Gender and Energy Efficiency

We must make energy efficiency workplaces inclusive, create opportunities, and expand the promotion of women in energy efficiency, so that others can see role models, encouraging more women to join.

Natalie Irwin

Senior Policy Analyst at Natural Resources Canada (Office of Energy Efficiency)

At Efficiency Canada, we have made a number of commitments to advance gender parity in the energy efficiency sector.

But, there is much more to be done.

While the energy efficiency sector was projected to grow by 8.3% this year, it is generally less diverse than the national workforce: just under one-fifth or 18% of workers were reported to be female.

ECO Canada’s 2019 ‘Energy Efficiency Employment in Canada’  report

Our challenge to the sector

Learn about women across Canada rocking energy efficiency careers





Shawna Henderson


Meet the women driving energy efficiency
policy change at Efficiency Canada

Kirsten Pulles

Community Engagement Manager

Kirstin began her organizing career at the age of 18 when she traveled the United States for three months, living out of a van and advocating for North Korean human rights.

Since then, she has completed a bachelor’s degree in Global and International Studies at Carleton University, focusing in Global Development and Economics. During her studies, Kirstin completed four research projects on subjects at the nexus of economic growth, policy and sustainability.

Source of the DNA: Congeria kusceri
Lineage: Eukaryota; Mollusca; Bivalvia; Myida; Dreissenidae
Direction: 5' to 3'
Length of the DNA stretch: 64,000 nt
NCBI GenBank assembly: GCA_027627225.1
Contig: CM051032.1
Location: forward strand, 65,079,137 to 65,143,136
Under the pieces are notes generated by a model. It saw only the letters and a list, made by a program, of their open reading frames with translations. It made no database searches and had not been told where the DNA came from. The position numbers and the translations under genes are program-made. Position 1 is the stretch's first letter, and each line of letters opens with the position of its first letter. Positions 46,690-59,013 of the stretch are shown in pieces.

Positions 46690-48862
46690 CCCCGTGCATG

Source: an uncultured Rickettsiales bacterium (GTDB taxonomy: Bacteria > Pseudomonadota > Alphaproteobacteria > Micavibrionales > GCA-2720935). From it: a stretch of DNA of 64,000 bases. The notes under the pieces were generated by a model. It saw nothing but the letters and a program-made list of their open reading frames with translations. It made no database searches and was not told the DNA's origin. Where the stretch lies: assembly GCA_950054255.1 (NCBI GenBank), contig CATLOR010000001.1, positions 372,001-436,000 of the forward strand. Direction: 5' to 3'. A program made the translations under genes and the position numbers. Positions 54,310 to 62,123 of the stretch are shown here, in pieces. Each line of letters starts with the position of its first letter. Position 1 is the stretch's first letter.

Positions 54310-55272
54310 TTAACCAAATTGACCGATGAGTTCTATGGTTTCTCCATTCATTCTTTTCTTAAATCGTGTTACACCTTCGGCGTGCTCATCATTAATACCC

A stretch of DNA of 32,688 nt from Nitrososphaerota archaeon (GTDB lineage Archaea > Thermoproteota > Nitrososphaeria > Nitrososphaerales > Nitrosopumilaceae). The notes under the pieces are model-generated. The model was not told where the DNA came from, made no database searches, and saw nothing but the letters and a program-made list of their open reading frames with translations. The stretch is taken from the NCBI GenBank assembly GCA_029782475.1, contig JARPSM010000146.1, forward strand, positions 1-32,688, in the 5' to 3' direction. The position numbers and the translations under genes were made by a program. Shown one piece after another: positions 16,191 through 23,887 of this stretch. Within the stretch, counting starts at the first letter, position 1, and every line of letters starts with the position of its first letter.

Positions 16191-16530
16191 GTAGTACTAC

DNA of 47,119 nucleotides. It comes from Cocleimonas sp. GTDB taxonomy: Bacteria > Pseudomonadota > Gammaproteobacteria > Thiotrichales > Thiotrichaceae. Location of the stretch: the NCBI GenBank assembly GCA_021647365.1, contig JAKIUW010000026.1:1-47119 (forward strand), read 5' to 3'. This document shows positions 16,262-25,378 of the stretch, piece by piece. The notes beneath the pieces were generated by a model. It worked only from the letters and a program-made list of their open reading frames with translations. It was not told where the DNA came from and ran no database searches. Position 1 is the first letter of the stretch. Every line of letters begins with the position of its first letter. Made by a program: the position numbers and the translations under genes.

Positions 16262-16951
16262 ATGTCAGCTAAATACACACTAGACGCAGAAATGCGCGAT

With the World University Service of Canada she undertook a mapping project of gender lens investors, identifying entrepreneurial leaders. The following year, as lead researcher, she analysed and compared two free public transit advocacy campaigns in Canada. Through the Canada-India Centre for Excellence, Kirstin designed a gender-based program evaluation for an international women’s accelerator program. She also led a volunteer team to explore the Fairtrade market. 

Outside of work, Kirstin can usually be found on a bus somewhere! As a founding member of Free Transit Ottawa, she has spent four years building support for concrete policy changes at the municipal level. As the leader of the Transit Week Challenge, Kirstin got Ottawa’s city councillors on the bus with her for a week.